This article is being updating as new developments take place and new information becomes available. This article was most recently updated on May 23, 2020.
Since the COVID-19 pandemic started, we have been asked numerous times what we think COVID-19 will mean for the Asheville area, including the real estate market. In this post, we discuss the latest developments and what we’ve seen so far in terms of impact on the Asheville real estate market.
What are the Latest COVID-19 Developments in Asheville?
As of May 22 at 5pm, the governor’s Stay at Home Order is lifted and the state is now under a “Safer at Home” Recommendation. Phase 2 of the North Carolina re-opening plan has begun. The biggest changes in Phase 2 are:
- Restaurants can open for on-premises dining with limits on occupancy, specific
requirements for disinfection of common spaces, and six feet between each table;
- Allows child care businesses to open to serve all children
- Allows overnight camps to operate, following specific public health requirements and
- Allows personal care, grooming, massage, and tattoo businesses to open with specific
requirements for disinfection of equipment, face coverings for the service providers, six
feet of distance between customers, and at 50 percent reduced occupancy;
- Allows indoor and outdoor pools to open with 50 percent reduced occupancy;
- Allows people to gather together for social purposes, as long as they do not exceed the
mass gathering limit of 10 people indoors and 25 people outdoors;
- Allows sporting and entertainment events to occur in large venues for broadcast to the
public. Events must occur in large venues and spectators are limited to the
mass gathering limit of 10 people indoors and 25 people outdoors.
It’s important to note that breweries and wineries have been classified differently than bars and nightclubs and are allowed to open.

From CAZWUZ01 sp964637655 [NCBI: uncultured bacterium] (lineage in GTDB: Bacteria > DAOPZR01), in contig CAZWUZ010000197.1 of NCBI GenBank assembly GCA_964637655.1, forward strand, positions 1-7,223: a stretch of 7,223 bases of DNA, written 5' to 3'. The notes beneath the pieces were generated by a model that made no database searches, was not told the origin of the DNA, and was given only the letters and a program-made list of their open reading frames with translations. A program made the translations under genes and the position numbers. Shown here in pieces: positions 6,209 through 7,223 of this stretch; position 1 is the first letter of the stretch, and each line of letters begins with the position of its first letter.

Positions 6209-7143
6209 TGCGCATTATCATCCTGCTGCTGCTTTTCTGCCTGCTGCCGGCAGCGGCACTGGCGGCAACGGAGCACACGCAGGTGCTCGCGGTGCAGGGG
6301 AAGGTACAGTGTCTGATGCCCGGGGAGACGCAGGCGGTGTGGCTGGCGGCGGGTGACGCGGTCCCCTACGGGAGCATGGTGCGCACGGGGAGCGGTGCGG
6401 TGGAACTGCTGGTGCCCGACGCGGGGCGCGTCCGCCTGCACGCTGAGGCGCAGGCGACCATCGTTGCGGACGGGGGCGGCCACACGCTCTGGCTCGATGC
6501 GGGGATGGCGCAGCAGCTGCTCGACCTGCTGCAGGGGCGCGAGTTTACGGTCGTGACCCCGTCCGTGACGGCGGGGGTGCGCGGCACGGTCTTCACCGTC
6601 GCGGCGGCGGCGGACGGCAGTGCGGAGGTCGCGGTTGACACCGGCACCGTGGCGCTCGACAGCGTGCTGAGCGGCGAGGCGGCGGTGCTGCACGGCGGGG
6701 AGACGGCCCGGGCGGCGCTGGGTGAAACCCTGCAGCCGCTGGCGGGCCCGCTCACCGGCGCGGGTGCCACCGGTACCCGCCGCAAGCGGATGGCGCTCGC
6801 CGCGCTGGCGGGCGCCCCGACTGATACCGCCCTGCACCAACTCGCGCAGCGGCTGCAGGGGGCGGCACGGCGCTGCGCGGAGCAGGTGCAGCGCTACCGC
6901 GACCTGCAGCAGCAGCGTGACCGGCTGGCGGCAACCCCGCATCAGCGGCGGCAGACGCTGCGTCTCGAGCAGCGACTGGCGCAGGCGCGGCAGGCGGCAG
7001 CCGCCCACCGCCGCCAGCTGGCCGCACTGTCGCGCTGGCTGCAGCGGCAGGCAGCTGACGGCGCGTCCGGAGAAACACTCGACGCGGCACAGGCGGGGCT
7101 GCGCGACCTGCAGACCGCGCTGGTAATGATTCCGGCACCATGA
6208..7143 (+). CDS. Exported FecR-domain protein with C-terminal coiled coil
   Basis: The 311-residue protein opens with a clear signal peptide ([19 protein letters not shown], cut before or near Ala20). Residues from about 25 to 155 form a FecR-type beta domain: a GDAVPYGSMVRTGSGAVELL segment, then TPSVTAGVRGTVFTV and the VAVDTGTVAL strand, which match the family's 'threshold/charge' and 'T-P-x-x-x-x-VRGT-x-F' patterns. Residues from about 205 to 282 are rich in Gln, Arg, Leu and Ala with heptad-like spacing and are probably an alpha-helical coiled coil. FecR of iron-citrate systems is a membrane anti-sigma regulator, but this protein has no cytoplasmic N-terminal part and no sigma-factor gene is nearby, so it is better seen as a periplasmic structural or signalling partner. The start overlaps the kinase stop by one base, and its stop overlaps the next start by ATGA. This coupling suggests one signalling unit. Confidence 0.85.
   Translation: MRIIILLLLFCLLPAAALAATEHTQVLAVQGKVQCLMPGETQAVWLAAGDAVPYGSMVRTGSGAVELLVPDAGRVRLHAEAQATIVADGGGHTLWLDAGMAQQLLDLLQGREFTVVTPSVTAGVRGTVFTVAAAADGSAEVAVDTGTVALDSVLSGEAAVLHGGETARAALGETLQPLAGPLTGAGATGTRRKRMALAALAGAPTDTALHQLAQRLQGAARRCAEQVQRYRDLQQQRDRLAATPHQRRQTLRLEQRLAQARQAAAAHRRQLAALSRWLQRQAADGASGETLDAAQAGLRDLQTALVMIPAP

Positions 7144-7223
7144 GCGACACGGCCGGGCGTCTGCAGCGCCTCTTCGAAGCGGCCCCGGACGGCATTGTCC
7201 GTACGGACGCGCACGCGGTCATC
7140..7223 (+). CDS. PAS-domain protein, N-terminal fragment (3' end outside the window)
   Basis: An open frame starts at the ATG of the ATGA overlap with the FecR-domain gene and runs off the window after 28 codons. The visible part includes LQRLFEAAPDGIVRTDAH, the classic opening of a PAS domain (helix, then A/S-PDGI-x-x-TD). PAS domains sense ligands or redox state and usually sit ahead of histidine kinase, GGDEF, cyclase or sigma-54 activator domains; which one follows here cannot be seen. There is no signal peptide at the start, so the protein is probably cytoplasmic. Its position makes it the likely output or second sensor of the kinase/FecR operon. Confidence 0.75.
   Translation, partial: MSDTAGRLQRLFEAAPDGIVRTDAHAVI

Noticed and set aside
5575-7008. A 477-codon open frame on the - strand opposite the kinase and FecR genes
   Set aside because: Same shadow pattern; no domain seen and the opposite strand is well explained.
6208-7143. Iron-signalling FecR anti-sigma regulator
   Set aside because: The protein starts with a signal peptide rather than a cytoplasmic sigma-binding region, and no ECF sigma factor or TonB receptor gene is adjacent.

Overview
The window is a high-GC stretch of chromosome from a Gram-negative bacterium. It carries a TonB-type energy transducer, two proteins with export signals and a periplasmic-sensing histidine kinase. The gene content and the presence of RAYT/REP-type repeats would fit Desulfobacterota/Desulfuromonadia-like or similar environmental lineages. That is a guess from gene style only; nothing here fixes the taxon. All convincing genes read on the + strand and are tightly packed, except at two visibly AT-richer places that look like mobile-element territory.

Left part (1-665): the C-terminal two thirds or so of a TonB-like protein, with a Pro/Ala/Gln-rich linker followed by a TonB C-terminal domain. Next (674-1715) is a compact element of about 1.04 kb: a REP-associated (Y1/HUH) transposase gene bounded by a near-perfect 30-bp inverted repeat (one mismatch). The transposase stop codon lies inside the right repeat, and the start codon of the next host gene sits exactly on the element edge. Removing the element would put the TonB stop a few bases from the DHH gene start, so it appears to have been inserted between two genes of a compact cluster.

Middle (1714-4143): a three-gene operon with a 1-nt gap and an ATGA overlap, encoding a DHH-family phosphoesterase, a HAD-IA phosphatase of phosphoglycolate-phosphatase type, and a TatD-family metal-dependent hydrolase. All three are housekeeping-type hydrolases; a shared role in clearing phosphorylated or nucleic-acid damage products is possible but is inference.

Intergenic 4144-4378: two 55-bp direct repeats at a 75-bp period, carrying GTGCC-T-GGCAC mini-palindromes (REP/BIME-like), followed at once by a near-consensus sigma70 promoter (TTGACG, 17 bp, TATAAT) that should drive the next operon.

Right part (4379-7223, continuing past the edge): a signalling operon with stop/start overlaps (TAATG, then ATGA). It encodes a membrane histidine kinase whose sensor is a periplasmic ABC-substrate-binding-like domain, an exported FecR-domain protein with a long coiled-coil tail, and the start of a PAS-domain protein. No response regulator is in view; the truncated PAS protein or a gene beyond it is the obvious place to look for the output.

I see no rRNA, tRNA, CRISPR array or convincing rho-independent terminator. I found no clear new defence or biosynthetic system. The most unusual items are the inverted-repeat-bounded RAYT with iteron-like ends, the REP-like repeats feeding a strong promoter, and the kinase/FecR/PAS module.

Restrictions that remain in place from Phase 1 are as follows:
- Public playgrounds remain closed;
- Bars and nightclubs remain closed;
- Movie theaters, museums, bowling alleys, amusement parks, arcades, and skating rinks remain closed;
- Bingo parlors and other gaming establishments remain closed;
- Teleworking continues to be encouraged whenever possible;
- Visitation at long-term care facilities remains restricted, except for certain compassionate care situations;
- Facilities that operate within an indoor space remain closed: spas, exercise facilities, gyms, fitness studios, martial arts facilities, dance studios, trampoline and rock-climbing facilities, roller skating rinks, ice staking rinks, and basketball courts.
Highlights of North Carolina’s Phase 2
Buncombe County Has Relaxed Restrictions on Short-Term Lodging
Buncombe County has issued a new Stay Home Stay Smart order that relaxes certain restrictions. This order permits short-term leisure lodging (AirBnb’s, homestays, bed and breakfasts, campgrounds, and hotel rooms).
It also requires that people wear masks at commercial establishments. This does not apply in the Town of Biltmore Forest, Town of Black Mountain, Town of Montreat, or the Town of Weaverville.
The full Buncombe County order is available here:
How are we Conducting Real Estate Brokerage?
We are still scheduling in-person real estate showings, but we are also doing lots of virtual showings. If you’re from out of town or would prefer not to schedule an in-person viewing, please let us know. We can do live virtual showings with Zoom, Facetime, Skype, or Google Duo.
Sometimes, we tour homes or land that don’t have good cell service. In this case, we can take a video of the property and upload it to Vimeo or YouTube for you to view remotely.
For our company’s real estate listings, we are using 3D tours as much as possible.
Safety Measures for In-Person Real Estate Showings
We are also providing hand sanitizer and gloves for real estate showings. We do recommend that all clients wear masks while visiting homes for sale.
We are driving separately from our clients for now. For our vacant listings, we are turning on lights prior to showings and requesting that buyer’s agents leave them on. We also open all interior doors prior to showings. This ensures minimal touching of interior services.
We are also listed by the Land of the Sky Association of REALTORS as a COVID-Compliant firm.
How is the Asheville Economy being Affected by COVID-19?
We know the Asheville economy has already been hit hard by the coronavirus. Our economy is driven by 2 main industries – hospitality/tourism and healthcare. Ecommerce site Volusion notes that 28% of Asheville’s workforce is in the retail/leisure/hospitality sector, which is above the national average of 21%. These businesses were not considered essential, and therefore have been really hit hard. Fortunately, retail began re-opening in Phase 1 and Phase 2 has allowed restaurants, breweries, wineries, and salons to re-open.